March 1, 1963 - "ECKMAN LEADS TOURNEY REFEREES" ... "The five tournament officials assigned to call the action are Charles Eckman, our favorite referee and possibly the best in America".....Durham Morning Herald, Durham, NC, by Jack Horner
March 3, 1963 - "Charley Eckman: Players' Referee...He's Jolly...Jaunty....Tough...and Respected" "I really enjoy this life. I mean it. I'm on top and I'm not gonna let anything change it. Charley, a wavy-haired bright eyed dynamo fired by fierce pride and 50-cent cigars, a man of strafing speech and ack-ack laughter, is primarily a referee. He sets high standards of integrity and independence and feels strongly that few of his colleagues meet them. "Charley says every man to his job" says Mrs. Eckman, whom Charley met when he was playing pro baseball at Mooresville. "What he sees, he calls real quick-just like what he thinks, he says real quick." Winston-Salem Journal, Winston Salem, NC
Referees Charley Eckman and Red Mihalik
March 1963 - Observer Sports Dick Pierce. "No Pea Pod in the World Would Fit Bello ...Eckman... Mihalik ..Fox. They've got a few things in common - a whistle, a striped shirt, black trousers and matching sneakers and brains that react instantly to the wrong way of playing basketball. But beyond that, the divergence that is humanity does a star burst of directions. You could sift through all the pea pods in the world and never find (these fellows), the four officials who worked the Charlotte Invitational - in the same shell.
There's......Bello - who openly plays to the crowd with a flair that borders on showmanship. Who else but Lou would sneak a kiss from a pretty girl with 11,000 people watching or embellish a foul call with a whirling dervish spin and a voice that drowns out the public address system?
Eckman - the tiny talker who's run the gamut of basketball all the way to Coach of the Year in the NBA and now is in such demand as an official that he had to refuse five holiday tournaments. Chatterin' Charlie uses the cutting wisecrack to stymie coaches who're one second away from turning volcanic, and jokes to keep the players loose.
Mihalik - So conscientiously dedicated that he prefers being a semi-recluse to making some off-court mistake of word or deed. He recently refused to allow a magazine story on his great skills. "I just go out there and hope and pray I do a good job on any given night." Red says with and intentness that makes you know immediately that he is not just mouthing a phrase. "I don't like to talk about my work for today things may be real nice and tomorrow they may be real bad. I just like to put it all in the hands of God."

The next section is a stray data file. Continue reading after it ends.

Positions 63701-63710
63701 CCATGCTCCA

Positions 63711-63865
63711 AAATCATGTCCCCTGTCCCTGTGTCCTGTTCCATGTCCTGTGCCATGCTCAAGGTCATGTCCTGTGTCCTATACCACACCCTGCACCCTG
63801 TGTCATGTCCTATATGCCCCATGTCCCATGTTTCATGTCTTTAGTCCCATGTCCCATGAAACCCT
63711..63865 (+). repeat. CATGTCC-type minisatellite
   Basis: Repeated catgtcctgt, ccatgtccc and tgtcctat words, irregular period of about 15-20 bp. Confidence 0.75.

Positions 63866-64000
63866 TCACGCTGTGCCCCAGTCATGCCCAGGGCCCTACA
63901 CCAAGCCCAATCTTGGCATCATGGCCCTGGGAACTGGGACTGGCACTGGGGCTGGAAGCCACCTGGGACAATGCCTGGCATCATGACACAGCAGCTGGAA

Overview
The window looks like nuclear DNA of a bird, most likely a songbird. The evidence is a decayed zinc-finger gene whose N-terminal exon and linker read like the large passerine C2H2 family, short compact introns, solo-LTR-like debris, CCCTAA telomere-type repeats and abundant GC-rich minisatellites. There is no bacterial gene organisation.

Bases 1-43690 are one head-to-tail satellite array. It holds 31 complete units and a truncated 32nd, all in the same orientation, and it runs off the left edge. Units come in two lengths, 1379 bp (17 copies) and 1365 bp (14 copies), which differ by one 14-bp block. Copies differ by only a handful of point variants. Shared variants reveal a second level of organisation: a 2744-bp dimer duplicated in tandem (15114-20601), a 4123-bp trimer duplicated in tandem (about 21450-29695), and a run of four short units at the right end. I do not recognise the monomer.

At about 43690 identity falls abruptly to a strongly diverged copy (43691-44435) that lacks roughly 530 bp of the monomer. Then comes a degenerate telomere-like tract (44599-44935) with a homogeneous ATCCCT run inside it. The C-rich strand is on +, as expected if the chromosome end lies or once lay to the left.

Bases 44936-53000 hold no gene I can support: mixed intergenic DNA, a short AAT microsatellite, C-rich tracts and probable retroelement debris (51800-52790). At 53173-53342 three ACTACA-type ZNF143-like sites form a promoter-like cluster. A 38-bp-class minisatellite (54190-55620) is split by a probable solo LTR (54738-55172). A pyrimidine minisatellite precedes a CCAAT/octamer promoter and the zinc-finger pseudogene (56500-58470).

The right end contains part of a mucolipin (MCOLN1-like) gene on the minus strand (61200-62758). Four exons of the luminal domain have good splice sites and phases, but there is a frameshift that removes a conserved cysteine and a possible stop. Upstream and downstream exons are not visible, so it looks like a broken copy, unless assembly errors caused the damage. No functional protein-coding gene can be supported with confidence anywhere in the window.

1963 - Charley Eckman named the No. 1 College basketball official in the nation by an outstanding sports magazine.
Charley Eckman and Burl Ives and unidentified person.
"Howard Pardue (left) Dick Alvarez (center) Laugh it Up...With Basketball Official Charlie Eckman"
The Roanoke Times, by Bill Brill, March 5 1963 - "Roanoke Touchdown Club Honors Cage Stars Pardue, Alvarez." Pardue and Alvarez and Charlie Eckman were honored as the top college and high school players in the state. Eckman honored himself. The nation's No. 1 college basketball official kept the TD Club members laughing as that organization held its first every basketball banquet..."I win and loose a lot of games every year," said Eckman, the only man who can talk fast enough to make a 40-minute talk in half that time, "If you don't believe me, ask the coaches."
March 28, 1963 - Sports Call, by John Kunda. Eckman Speaks at Berks County Basketball Officials dinner. "If Charlie Eckman's fellow basketball referees had any say in the matter, the veteran official would be the general manager of Baltimore's new NBA team without a contest. "A tremendous guy who would be great as a public relations figure for Baltimore," said Hal Grossman of Allentown,who along with other refs met with Eckman the other night in Reading (PA). Eckman's name is mentioned with Buddy Jeanette and Paul Hoffman as the top candidates for the GM job of the Baltimore club which moved last week from Chicago."
"Grossman and Honzo have worked many topflight basketball games with Eckman. They don't come any more respected than Eckman, who has been in the whistle-blowing business for some 20 years. Grossman recalls this rare incident::
"When we worked the Duke-NC game, the fans gave Charlie a standing ovation when he trotted out onto the court - and that's unusual anywhere."
Charlie Eckman (left) will be principal speaker at the Northern West Virginia Approved Basketball Officials Association in Clarksburg on March 30. He is talking with Stewart Paxton, executive director of the International Association of Approved Basketball Officials, Inc. "Those who are fortunate enough to get invitations to the annual banquet have a treat in store, Charlie Eckman, the dead-end kid of the whistle-tooters' union is going to be the principal speaker.
"Charley Eckman accepting an award with his family and friends. With him are (left to right) daughters Gail, Linda, wife Wilma and Janet. Jack Fowler is at far right. (Charley Menzel photo)
October 23, 1963 Charley with "Miami Shores" at Bowie Race Track, Bowie, MD.